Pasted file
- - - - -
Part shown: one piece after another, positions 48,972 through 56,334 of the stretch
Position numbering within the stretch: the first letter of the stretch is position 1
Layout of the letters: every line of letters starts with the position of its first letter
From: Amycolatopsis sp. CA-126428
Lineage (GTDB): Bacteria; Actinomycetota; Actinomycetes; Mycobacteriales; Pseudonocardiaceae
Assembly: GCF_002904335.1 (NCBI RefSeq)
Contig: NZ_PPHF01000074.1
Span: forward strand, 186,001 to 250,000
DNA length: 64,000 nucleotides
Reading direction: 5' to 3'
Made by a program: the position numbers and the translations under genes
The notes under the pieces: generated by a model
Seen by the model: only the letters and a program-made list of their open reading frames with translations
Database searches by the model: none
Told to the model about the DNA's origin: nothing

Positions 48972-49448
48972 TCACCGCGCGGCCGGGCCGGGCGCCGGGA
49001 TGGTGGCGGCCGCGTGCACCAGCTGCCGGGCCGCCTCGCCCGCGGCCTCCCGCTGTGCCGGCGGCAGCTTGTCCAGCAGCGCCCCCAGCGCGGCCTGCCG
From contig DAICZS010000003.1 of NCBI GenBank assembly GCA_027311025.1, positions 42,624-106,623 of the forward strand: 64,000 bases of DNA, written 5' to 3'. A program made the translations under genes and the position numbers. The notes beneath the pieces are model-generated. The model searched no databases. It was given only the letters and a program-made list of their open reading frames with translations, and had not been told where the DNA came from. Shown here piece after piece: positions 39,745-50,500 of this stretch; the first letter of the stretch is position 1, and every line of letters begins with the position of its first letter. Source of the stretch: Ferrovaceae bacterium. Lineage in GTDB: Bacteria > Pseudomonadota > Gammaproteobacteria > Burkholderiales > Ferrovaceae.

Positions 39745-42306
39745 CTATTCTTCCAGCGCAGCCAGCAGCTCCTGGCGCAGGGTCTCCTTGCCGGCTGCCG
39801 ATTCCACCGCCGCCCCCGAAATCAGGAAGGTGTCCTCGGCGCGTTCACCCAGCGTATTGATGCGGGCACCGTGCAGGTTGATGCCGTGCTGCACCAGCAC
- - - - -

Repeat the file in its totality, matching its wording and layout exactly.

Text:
Part shown: one piece after another, positions 48,972 through 56,334 of the stretch
Position numbering within the stretch: the first letter of the stretch is position 1
Layout of the letters: every line of letters starts with the position of its first letter
From: Amycolatopsis sp. CA-126428
Lineage (GTDB): Bacteria; Actinomycetota; Actinomycetes; Mycobacteriales; Pseudonocardiaceae
Assembly: GCF_002904335.1 (NCBI RefSeq)
Contig: NZ_PPHF01000074.1
Span: forward strand, 186,001 to 250,000
DNA length: 64,000 nucleotides
Reading direction: 5' to 3'
Made by a program: the position numbers and the translations under genes
The notes under the pieces: generated by a model
Seen by the model: only the letters and a program-made list of their open reading frames with translations
Database searches by the model: none
Told to the model about the DNA's origin: nothing

Positions 48972-49448
48972 TCACCGCGCGGCCGGGCCGGGCGCCGGGA
49001 TGGTGGCGGCCGCGTGCACCAGCTGCCGGGCCGCCTCGCCCGCGGCCTCCCGCTGTGCCGGCGGCAGCTTGTCCAGCAGCGCCCCCAGCGCGGCCTGCCG
From contig DAICZS010000003.1 of NCBI GenBank assembly GCA_027311025.1, positions 42,624-106,623 of the forward strand: 64,000 bases of DNA, written 5' to 3'. A program made the translations under genes and the position numbers. The notes beneath the pieces are model-generated. The model searched no databases. It was given only the letters and a program-made list of their open reading frames with translations, and had not been told where the DNA came from. Shown here piece after piece: positions 39,745-50,500 of this stretch; the first letter of the stretch is position 1, and every line of letters begins with the position of its first letter. Source of the stretch: Ferrovaceae bacterium. Lineage in GTDB: Bacteria > Pseudomonadota > Gammaproteobacteria > Burkholderiales > Ferrovaceae.

Positions 39745-42306
39745 CTATTCTTCCAGCGCAGCCAGCAGCTCCTGGCGCAGGGTCTCCTTGCCGGCTGCCG
39801 ATTCCACCGCCGCCCCCGAAATCAGGAAGGTGTCCTCGGCGCGTTCACCCAGCGTATTGATGCGGGCACCGTGCAGGTTGATGCCGTGCTGCACCAGCAC